Psycasm is the exploration of the world psychological. Every day phenomenon explained and manipulated to one's own advantage. Written by a slightly overambitious undergrad, Psycasm aims at exploring a whole range of social and cognitive processes in order to best understand how our minds, and those mechanisms that drive them, work.
My posts are presented as opinion and commentary and do not represent the views of LabSpaces Productions, LLC, my employer, or my educational institution.
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Last week I dropped the comment that I thought it was normal and healthy for a blogger to check their stats. I was quickly corrected by more experienced bloggers than myself, who made the comment that the discussion generated in their comment boards was a more important metric.
With this, I agree. If I didn't want dialogue I'd write a book. But it seems intuitive that the degree of discussion is necessarily going to be linked views.
So, on my third day of holidays, I've decided to engage in some Recreational Statistical Analysis. There's nothing too fancy here, because there's not much fancy stats could have told me about my blog - with one exception (to my mind), which I will cover at the end.
But first, some descriptives:
Since joining LabSpaces I have made 34 posts, 22 of which were ResearchBlogging posts. I have an average word count of 889.26 (SD=338.78). Across all posts my mean views (as of 21st of December) 394.62 (SD = 253.84), but if you exclude the three outliers (Music Testing Athletes and Psi I, and II) then it drops to 340.97 (SD = 189.60).
Across all posts, on average, I get 8.30 comments (SD = 11.70); but if you exclude the outliers that drops to 5.65 (SD = 5.24) - as you can see it's entirely normal to receive no comments on any given post. The two means for average number of total unique commenters (whole pop vs excluded sample) is 4.06 and 3.68, respectively (SD = 2.92 and 2.76, respectively)
The ratio of comments I write to comments others write is 1 : 3.84.
I collected data on a number variables.
I assigned the Criterion Variables as: Views, Comments, and Unique Commenters (these values get subdivided later).
I assigned the Variable Factors as: Research Blogging posts, Number of Outgoing links, Media (Type and Presence), and Word Count.
Data I would like to have had: Number of incoming links, Number of Unique Hits per Post, and Time on Page
[The following correlation include the outlier values]
Number of Views is significantly correlated with Comments (r = .55, p>.001) and number of Unique Commenters (r = .53, p>.001). Comments and Unique Commenters is obviously highly interralated (r =.69, p>.001). Personally, I didn't expect the values to be quite so high, at an r value of .55, number of views accounts for 30.25% of the variance in number of comments.
Wordcount correlates with number of views, too: r = .38, p=.026. This was surprising, I would have thought a negative correlation would have existed where shorter posts were viewed more often, but apparently not. I would have been particularly interested in Wordcount correlations to unique hits and time on page. It's possible that longer posts are read in more than one viewing, and so may be skewing the results. Wordcount, however, is correlated with number of comments at r = .51, p=.002. These seems to suggest that the above possibility is not likely, and that longer posts just seem to get more attention.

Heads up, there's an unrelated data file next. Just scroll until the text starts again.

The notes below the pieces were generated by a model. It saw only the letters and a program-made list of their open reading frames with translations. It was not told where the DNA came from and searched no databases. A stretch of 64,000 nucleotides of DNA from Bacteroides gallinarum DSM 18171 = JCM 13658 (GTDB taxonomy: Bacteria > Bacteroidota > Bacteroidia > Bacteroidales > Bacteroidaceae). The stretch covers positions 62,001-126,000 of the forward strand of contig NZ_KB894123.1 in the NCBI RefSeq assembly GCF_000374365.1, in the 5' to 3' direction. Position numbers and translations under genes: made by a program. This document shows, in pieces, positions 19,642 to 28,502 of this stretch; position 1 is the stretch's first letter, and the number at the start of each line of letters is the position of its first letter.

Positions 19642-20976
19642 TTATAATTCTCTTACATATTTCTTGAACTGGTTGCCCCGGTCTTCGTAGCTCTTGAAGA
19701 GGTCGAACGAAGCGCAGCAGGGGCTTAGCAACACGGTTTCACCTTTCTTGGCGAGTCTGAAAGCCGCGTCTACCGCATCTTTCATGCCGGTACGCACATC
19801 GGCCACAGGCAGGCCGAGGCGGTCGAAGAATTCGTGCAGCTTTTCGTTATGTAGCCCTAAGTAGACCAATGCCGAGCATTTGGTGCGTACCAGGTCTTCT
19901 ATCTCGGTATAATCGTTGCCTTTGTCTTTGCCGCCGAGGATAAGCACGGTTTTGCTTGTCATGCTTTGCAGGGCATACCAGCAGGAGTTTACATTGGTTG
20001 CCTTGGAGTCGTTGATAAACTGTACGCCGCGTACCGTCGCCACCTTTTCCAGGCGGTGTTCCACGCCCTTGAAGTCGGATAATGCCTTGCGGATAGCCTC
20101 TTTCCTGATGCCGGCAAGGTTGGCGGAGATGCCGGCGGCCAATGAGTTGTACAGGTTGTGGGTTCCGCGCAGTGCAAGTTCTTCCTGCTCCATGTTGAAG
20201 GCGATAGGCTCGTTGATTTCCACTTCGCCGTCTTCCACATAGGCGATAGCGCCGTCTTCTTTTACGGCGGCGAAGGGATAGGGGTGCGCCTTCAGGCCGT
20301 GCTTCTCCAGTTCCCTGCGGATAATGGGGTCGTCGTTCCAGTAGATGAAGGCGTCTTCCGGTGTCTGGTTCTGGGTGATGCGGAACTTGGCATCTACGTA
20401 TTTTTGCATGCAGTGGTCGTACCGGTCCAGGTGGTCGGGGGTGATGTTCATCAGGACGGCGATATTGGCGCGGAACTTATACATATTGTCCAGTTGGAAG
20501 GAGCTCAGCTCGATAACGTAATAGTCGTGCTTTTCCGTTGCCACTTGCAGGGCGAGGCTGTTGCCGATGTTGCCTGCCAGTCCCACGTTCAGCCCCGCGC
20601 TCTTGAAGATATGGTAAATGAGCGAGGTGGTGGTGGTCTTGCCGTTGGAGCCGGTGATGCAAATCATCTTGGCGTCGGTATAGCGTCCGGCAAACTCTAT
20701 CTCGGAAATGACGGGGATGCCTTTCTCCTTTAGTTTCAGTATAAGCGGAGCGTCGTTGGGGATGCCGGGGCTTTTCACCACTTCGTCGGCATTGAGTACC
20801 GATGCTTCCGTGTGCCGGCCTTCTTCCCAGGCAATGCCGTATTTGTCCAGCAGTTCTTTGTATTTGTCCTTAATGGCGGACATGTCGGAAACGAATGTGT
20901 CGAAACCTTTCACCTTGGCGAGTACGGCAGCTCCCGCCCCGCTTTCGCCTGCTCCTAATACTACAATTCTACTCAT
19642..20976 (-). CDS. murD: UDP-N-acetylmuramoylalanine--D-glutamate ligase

I had to dummy-code the dichotomous Research Blogging variable, where +1.0 = Research Blogging Post, and -1.0 = non-research blogging post. Now this variable was the one that spawned the previous post (link). There exists a significant positive correlation between Research Blogging and Views, r = .49, p=.003; this data supports my assertion that personal posts get less views than non-personal posts, however, Research Blogging is not correlated with number of comments, r = -.13, p = .461, which supports Drugmonkey's assertion (one that I agree with) that number of comments may be a better metric of a posts impact. I do get more linkthroughs when it's a ResearchBlogging post - from their main site, from their twitter, and from a number of other aggregators, such as PsyDir. Yet, there is no correlation between ResearchBlogging and number of Unique Commenters (r = -.13, p = .461), and so if it difficult to know how well my ResearchBlogging posts are being received, how long people stay on the site, or if they decide to share the article.
With regard to the two other Factors, Media and Outgoing Links, there exist no correlations with any of the Criterion Variables. That's a little disappointing, but then I've always suspected that pictures and media never added that much to a science-themed article anyway.
Finally, I had always suspected that when the author of a post gets involved in their own comments, it's often the death of discussion. There was a significant positive correlation between My Comments in a thread, and the Comments of Others, r = .70, p>.001, which is completely uninformative. I'm not likely to respond to my own post, and will only respond to the questions/comments of others, so it's difficult to discern the direction of that relationship.